Ultimately the aim of EMPHASIS is to host all the necessary infrastructure for state-of-the-art phenotyping and can be split into five very broad topics:

> Controlled conditions: Phenotyping platforms in (semi-) controlled conditions for high resolution and high throughput phenotyping.

> Intensive field: Smart/ Intensive field experimental sites for high throughput phenotyping

> Lean field: Translational, coordinated network of field experiments with lean, efficient phenotyping close to practical breeding setups

> Modelling: Modelling platforms for testing existing or virtual combinations of alleles in a variety of climatic scenarios and management practices

> e-Infrastructure: establish interconnections between different nodes/ installations.


The final organisation of the project will take a classic European Hub-and-Node organisation. The EMPHASIS Hub will likely reside in Germany whilst each national Node will attempt to lead the organisation of the countries phenotyping infrastructure so that it is open, inclusive and conforms to the overall aims of the EMPHASIS program.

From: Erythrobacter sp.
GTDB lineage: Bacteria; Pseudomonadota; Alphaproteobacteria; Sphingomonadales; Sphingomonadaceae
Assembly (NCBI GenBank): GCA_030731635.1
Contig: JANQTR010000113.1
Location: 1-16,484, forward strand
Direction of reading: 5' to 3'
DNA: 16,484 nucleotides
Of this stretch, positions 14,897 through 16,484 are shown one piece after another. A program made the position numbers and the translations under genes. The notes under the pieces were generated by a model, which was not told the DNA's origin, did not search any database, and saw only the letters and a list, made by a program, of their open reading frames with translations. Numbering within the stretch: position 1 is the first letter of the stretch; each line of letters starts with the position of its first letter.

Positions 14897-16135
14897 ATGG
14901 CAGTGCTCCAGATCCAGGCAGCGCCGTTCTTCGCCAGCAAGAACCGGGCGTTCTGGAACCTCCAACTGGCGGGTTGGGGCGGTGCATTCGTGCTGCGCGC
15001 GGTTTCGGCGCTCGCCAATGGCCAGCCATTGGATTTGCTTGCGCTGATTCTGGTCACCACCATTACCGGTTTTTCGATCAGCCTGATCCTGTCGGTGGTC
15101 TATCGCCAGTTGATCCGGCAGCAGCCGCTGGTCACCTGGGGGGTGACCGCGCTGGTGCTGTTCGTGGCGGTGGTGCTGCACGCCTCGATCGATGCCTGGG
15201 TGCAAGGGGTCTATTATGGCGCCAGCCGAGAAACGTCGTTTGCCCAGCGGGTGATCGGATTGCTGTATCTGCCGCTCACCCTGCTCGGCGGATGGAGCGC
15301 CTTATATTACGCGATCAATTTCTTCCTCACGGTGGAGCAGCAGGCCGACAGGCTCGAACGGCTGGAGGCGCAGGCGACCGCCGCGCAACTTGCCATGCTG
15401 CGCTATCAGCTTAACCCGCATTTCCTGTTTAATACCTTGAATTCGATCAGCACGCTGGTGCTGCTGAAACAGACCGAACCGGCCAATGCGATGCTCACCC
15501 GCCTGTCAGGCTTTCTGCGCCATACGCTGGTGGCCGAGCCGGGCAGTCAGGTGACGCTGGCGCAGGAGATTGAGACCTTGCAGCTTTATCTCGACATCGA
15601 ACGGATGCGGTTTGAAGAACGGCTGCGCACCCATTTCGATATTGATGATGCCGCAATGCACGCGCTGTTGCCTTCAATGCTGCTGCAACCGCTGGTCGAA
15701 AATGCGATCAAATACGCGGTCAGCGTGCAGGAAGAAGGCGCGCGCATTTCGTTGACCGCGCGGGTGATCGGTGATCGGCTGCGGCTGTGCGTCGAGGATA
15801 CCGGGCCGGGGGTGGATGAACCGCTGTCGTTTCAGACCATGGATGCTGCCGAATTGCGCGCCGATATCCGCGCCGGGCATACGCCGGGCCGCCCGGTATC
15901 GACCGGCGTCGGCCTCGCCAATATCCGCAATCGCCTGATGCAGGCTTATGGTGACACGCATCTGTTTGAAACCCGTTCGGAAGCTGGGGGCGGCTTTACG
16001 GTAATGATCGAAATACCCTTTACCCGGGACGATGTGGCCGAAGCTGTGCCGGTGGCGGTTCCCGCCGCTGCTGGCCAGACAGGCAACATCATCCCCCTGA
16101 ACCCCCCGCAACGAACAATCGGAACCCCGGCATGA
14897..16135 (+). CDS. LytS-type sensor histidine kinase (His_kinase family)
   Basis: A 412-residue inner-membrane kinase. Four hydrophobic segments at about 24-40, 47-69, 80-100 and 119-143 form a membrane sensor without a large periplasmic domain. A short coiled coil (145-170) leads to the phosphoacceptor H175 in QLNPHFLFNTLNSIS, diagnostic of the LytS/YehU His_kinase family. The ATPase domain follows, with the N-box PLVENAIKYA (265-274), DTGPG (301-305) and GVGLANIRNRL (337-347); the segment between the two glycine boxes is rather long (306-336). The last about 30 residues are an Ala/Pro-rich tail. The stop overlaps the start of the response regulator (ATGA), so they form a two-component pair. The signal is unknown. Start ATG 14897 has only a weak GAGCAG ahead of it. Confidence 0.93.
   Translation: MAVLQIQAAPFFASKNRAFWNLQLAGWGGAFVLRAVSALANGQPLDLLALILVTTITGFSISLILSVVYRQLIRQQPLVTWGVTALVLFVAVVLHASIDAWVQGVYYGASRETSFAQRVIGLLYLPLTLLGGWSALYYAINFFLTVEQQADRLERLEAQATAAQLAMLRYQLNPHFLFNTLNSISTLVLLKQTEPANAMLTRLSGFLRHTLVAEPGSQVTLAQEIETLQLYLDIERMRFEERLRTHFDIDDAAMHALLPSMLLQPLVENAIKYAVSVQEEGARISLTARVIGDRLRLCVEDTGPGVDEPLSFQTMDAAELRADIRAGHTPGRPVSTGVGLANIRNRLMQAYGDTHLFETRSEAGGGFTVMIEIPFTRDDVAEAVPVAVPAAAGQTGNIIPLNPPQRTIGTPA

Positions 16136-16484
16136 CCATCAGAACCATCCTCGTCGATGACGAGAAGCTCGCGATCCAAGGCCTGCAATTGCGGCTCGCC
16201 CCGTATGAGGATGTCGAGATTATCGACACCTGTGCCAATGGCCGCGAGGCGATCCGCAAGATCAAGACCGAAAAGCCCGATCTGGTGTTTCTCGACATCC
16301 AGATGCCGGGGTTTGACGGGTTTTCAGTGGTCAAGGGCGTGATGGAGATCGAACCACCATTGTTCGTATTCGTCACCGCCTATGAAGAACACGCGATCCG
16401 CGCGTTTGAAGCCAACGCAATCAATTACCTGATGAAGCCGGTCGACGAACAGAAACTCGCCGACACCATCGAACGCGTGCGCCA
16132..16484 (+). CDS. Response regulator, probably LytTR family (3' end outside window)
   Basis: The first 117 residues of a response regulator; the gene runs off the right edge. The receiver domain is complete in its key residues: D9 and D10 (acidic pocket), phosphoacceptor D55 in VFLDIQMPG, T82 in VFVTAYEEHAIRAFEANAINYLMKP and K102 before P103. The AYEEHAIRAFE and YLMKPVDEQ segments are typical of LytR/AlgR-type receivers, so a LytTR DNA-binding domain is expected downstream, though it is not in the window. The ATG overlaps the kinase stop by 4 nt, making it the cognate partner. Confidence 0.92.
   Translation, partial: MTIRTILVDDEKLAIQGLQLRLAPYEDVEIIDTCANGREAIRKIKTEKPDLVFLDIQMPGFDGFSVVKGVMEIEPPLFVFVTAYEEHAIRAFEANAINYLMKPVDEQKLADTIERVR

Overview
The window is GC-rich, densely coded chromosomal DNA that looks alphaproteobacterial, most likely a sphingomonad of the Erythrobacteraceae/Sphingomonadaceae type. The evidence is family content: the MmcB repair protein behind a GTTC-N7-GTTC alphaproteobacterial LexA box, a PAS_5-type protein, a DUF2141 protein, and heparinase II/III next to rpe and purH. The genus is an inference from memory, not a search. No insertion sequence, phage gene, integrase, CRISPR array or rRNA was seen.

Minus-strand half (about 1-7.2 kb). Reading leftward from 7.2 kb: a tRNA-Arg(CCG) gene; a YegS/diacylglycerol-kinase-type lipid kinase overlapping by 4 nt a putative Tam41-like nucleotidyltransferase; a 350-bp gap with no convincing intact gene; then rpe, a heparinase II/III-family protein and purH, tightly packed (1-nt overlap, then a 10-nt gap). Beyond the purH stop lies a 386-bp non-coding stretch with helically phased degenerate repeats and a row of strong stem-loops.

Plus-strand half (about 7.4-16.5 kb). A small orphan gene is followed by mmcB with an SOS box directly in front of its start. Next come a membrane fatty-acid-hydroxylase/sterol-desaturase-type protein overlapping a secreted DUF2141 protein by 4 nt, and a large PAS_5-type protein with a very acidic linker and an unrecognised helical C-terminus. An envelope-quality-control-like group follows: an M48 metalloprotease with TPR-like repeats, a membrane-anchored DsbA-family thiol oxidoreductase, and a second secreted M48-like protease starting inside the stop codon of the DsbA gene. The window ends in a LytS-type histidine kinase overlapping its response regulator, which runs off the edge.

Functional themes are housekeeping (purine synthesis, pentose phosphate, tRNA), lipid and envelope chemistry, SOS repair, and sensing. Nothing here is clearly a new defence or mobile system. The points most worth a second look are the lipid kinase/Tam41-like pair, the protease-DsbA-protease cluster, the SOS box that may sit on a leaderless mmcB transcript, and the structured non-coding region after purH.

As this is a five-year process it will clearly be extremely complicated to organise and over the coming year EMPHASIS-PREP are holding regional meetings to introduce the aims of the project and to receive feedback from those participating countries. As the project planning gains pace then these meetings may become more frequent and could be organized on an individual national level.